On November 7, just months after issuing its first 2,000-pesos banknote, the Banco Central de la República Argentina (BCRA) has put into circulation an upgraded version of the note. While the design of the note remains relatively unchanged, several security features have been added.
The upgraded note will be gradually distributed through the network of bank branches across the country. This banknote starts with the “E” series. Both versions of the 2,000-pesos banknote will circulate alongside each other.
Minor changes to the original design
The visual design of Argentina’s upgraded 2,000-pesos banknote has been slightly modified to accommodate new security features. For example, the number 2000, on the back side, has been moved to make room for the electrotype watermark. The reverse shows part of the main vignette in a different color, and the signatures in a different place.
The visual design of Argentina’s upgraded 2,000-pesos banknote has been slightly modified to accommodate new security features. Some of the new security features can be seen in the images above.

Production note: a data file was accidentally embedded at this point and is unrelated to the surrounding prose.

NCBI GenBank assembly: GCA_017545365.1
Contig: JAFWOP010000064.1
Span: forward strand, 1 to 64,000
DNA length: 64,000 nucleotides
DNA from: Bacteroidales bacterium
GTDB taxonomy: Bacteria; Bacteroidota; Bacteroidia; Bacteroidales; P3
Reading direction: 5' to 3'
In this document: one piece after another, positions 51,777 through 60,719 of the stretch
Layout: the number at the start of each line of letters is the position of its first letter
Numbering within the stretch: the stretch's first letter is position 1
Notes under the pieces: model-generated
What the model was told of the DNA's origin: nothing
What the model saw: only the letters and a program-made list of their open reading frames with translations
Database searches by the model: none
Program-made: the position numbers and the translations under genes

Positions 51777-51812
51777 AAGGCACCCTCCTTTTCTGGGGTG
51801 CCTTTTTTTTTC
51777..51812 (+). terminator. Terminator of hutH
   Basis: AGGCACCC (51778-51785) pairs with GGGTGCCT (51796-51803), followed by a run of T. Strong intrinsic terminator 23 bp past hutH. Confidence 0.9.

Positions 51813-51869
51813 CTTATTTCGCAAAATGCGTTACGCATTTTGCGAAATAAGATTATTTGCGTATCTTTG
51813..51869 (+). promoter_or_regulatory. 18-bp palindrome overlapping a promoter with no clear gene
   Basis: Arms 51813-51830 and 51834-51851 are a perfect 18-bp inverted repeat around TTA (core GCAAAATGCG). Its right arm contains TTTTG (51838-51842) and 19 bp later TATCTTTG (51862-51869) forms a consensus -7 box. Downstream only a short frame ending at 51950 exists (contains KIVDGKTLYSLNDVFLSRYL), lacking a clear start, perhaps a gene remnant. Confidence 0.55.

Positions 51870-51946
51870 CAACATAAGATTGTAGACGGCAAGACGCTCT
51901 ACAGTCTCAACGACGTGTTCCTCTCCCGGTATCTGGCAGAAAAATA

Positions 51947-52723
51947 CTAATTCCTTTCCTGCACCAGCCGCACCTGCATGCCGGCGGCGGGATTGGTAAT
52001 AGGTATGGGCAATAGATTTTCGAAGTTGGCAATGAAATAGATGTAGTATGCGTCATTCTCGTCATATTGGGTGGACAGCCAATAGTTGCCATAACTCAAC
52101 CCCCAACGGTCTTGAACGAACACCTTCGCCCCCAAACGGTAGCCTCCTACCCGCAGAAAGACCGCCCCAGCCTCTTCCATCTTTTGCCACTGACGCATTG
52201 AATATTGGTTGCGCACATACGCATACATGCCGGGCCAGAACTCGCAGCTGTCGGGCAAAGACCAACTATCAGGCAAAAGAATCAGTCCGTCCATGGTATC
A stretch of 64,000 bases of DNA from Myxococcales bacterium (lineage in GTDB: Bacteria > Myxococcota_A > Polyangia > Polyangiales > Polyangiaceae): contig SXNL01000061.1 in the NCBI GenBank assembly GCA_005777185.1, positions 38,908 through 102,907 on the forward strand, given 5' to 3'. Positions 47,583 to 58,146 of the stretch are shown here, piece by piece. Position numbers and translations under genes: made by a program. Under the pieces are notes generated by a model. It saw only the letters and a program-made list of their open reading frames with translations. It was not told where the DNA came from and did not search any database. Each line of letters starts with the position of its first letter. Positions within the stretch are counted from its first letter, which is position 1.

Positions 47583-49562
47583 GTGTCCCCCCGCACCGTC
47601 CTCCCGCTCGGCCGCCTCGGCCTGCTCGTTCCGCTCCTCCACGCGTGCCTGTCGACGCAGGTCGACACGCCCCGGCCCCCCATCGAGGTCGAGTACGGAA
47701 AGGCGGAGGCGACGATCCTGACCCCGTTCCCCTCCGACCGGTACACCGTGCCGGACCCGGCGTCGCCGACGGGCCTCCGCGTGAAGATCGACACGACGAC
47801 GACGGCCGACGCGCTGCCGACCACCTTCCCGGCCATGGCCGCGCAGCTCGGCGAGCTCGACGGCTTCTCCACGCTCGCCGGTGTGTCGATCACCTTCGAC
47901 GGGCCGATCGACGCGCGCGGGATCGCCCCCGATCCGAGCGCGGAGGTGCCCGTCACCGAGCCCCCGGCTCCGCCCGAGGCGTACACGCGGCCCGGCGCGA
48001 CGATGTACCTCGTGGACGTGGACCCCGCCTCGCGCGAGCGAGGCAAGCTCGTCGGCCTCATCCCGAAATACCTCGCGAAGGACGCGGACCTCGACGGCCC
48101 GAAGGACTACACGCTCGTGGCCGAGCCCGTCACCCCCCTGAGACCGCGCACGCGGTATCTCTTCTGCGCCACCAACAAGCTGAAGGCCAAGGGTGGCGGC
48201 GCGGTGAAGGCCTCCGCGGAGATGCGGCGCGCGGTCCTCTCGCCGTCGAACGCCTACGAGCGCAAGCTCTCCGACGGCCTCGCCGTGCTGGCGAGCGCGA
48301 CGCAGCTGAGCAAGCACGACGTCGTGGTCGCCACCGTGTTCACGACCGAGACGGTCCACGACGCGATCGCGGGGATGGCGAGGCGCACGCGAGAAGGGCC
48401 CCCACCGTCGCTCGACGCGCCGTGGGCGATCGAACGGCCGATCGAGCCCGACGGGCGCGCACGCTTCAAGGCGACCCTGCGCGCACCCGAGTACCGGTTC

Added security features make the new banknote more secure
The most important upgrades to the 2,000-pesos banknote are its security features, which include the following:
Watermark: On the white area, the portraits of Ramón Carrillo, MD, and Cecilia Grierson, MD, and their initials become visible in a light color when the banknote is held up to the light.
Windowed security thread: A green security thread is woven—in three windows—into the banknote. A solid band with the acronym “BCRA” becomes visible when the banknote is held up to the light. As the note is tilted, this thread has a dynamic effect.
Optical variability ink (OVI): The image changes color from green to blue as the banknote is tilted, with a three-dimensional dynamic effect.
Latent image: The initials “RA” become visible when the banknote is held horizontally, at eye level, and to the light.
See-through register: When the banknote is held up to the light, the images on the obverse and reverse sides combine to form the “2,000” denomination.
A feature for the visually impaired
As in the first version of the banknote, there are a series of raised lines along the left and right edges of the front side; these are designed to help visually impaired consumers recognize the note’s denomination.
Banco Central de la República Argentina
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